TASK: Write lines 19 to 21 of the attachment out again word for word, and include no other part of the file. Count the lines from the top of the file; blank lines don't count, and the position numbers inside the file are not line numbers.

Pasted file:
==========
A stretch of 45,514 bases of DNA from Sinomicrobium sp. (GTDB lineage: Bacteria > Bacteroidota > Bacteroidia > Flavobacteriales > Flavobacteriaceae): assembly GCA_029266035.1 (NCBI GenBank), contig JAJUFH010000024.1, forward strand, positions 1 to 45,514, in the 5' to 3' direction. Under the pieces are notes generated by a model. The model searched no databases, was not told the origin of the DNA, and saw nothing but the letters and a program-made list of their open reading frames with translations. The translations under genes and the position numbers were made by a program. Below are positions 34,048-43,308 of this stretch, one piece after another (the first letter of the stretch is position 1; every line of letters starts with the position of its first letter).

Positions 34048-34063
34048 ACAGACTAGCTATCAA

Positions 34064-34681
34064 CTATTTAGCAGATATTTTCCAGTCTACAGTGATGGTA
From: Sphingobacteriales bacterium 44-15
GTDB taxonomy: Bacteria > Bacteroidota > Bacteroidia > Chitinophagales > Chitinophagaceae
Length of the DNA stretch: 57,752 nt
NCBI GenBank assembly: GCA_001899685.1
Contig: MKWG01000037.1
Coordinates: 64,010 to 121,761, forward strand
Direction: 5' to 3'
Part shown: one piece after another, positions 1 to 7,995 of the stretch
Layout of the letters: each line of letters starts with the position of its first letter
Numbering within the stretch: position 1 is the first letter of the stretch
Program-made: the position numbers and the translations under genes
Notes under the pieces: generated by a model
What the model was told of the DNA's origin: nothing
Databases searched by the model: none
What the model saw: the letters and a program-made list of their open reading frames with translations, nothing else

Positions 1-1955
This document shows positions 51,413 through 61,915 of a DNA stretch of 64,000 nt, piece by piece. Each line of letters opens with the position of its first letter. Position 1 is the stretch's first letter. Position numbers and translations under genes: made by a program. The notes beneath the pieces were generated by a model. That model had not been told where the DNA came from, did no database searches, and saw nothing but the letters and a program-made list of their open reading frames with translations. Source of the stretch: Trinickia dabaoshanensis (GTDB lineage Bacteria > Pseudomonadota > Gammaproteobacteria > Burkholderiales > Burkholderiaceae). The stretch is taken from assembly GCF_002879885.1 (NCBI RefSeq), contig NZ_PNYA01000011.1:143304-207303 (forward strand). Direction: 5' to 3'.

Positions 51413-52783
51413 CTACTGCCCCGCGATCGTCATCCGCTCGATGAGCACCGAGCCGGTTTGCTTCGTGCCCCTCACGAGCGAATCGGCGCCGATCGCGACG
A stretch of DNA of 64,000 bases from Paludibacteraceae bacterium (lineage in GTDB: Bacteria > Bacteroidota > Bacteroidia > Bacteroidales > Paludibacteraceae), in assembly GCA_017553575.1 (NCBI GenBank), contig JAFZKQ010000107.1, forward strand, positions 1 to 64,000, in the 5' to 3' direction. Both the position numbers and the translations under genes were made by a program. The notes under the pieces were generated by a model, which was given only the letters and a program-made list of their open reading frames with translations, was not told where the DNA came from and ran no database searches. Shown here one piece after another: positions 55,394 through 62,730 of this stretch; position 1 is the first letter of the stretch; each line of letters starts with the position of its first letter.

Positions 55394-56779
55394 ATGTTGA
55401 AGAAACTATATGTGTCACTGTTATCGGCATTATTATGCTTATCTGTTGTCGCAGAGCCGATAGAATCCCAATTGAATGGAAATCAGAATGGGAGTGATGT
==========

Databases searched by the model: none
What the model saw: the letters and a program-made list of their open reading frames with translations, nothing else

Positions 1-1955